Read Part 1 – The Incident and Part 2 – The Consequences to get up to speed.

You may know that seizures are very well controlled by more than one narcotic. In fact, they are well controlled by both of the narcotics we carried in the truck. What you may not know is that medics have pretty tight heuristics for what to use, and in what order, much like an order set or clinical pathway. I gave narcotic B both times. First, and most importantly to me, there was no patient harm. However, there was a whole host of documentation errors and checks/balances that failed:

1 – The wrong medication was given

2 – The wrong medication was replaced (A big deal, because..narcotics)

3 – The Pharmacy didn’t check the empties returned to them (One check failed)

4 – My partner and I didn’t notice that or the new narc (Second check failed)

5 – Neither of us saw the mismatch of narcotics in the box when we turned the truck over at shift end (third check failed)

6 – Both of us documented Narc A (But narc B was used)

7 – Both of us immediately went to sleep post call, and charted a few hours later when we awoke

8 – Our documentation of the call was garbage, and our memories of the night very suspect

It’s like working at a post office, where the letters keep coming. The calls to respond to patients continue to file in, one after another – it’s an impossible pace that lends itself to mistakes.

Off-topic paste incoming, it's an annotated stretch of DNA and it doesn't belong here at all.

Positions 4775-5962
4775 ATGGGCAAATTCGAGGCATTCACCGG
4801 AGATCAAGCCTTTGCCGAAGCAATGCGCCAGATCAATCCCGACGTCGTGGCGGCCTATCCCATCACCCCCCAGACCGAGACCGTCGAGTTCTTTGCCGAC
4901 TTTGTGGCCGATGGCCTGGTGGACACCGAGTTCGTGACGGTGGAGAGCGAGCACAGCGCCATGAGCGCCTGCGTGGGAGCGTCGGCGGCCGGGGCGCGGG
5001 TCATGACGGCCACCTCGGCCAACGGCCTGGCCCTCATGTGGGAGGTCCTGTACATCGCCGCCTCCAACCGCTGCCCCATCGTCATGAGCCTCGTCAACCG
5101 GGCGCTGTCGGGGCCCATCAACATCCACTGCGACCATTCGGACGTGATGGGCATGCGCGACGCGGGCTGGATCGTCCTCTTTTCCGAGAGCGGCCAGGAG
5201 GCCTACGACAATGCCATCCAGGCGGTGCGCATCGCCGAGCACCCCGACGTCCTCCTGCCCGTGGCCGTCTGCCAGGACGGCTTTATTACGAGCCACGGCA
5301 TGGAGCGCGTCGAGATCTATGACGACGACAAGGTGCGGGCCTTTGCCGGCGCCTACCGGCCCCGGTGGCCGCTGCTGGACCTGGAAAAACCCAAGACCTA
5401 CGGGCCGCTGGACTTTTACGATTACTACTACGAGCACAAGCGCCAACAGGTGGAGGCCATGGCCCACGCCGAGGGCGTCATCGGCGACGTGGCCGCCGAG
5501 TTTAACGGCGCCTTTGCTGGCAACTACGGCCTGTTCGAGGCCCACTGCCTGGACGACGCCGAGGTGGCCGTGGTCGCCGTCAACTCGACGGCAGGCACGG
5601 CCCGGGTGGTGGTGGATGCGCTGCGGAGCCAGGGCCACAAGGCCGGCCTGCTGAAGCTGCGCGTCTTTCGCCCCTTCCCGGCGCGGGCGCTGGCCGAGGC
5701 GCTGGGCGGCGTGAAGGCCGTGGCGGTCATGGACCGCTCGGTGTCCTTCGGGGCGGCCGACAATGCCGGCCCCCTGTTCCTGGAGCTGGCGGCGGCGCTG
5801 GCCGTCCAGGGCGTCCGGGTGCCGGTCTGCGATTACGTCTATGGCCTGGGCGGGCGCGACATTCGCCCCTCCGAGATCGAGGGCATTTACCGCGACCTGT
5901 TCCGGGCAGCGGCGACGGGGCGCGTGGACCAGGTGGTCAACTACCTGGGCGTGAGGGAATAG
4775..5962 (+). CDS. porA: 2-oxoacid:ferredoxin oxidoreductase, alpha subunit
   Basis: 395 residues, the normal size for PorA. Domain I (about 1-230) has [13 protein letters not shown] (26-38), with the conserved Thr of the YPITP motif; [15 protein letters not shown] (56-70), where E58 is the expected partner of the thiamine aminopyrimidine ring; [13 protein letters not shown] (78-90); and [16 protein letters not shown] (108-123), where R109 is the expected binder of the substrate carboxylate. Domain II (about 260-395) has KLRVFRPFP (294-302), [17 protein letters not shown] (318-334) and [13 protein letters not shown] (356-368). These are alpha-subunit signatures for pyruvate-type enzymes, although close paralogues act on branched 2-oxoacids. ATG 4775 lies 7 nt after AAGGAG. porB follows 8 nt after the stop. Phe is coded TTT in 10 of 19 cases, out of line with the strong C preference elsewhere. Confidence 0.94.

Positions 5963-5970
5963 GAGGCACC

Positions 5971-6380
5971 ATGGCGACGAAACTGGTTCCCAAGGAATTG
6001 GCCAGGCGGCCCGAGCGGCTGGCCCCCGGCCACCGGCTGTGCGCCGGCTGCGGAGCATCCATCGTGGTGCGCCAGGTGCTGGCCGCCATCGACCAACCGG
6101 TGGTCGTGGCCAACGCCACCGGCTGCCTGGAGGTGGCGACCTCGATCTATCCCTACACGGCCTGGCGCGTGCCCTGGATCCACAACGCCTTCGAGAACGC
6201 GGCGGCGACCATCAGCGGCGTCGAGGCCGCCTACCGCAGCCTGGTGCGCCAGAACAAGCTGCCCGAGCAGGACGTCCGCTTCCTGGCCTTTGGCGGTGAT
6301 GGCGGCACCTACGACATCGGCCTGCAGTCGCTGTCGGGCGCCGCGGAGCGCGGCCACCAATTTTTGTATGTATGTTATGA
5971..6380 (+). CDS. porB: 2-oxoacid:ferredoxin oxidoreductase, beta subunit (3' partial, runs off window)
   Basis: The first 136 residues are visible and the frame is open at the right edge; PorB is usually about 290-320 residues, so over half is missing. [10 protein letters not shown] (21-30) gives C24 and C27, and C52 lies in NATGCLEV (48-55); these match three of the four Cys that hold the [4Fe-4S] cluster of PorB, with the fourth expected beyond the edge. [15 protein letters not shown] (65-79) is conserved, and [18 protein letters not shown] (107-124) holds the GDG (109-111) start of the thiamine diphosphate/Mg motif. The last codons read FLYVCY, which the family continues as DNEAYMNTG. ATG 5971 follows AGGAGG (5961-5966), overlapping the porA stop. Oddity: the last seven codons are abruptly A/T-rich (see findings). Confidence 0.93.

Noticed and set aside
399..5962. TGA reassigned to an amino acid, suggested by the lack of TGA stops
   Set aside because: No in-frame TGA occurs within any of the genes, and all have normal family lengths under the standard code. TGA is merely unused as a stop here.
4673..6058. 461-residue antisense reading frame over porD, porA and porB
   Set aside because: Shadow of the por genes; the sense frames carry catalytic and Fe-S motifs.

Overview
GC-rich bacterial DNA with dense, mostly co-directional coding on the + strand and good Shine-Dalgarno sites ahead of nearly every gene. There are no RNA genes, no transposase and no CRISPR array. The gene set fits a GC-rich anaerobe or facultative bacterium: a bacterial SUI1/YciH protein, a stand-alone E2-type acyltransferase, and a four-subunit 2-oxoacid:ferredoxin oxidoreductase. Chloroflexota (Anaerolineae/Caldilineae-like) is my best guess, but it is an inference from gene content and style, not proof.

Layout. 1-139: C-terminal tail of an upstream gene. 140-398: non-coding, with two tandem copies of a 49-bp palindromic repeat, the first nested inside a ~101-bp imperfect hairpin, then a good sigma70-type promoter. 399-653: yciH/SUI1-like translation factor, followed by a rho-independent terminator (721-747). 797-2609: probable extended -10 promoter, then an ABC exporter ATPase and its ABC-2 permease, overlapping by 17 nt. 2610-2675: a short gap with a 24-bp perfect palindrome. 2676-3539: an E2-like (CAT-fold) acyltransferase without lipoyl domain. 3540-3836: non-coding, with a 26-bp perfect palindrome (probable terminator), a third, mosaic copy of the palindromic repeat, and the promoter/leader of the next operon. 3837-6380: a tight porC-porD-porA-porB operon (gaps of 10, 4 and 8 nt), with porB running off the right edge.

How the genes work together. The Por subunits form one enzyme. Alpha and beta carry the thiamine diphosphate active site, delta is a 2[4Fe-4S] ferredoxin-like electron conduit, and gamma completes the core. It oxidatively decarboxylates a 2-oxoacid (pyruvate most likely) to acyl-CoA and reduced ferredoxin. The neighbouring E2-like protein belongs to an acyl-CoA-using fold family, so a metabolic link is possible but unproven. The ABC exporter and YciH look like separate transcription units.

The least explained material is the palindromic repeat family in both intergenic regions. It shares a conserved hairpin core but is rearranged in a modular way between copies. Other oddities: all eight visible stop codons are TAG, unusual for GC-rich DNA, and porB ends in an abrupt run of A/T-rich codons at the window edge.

What could be improved? An endless amount of protocols and technology upgrades. The piece of paper and clipboard I was using isn’t going to benefit the patient. Especially when the medic is under duress and zoned out.

I’ve since moved on from my dead-eyed days, but I carry with me this badge of dishonor. I simply couldn’t execute or function on a high level because of the system in place.

I carry these stories with me as a reminder that what many of us do is hard, but extremely important. Please reach out to me if this bothers/inspires/troubles/intrigues you. Openly sharing our experiences with burnout will assist healthcare leaders in giving clinicians what they need and deserve to improve patient care – better tech, better processes and better access to support. Thank you for reading my story.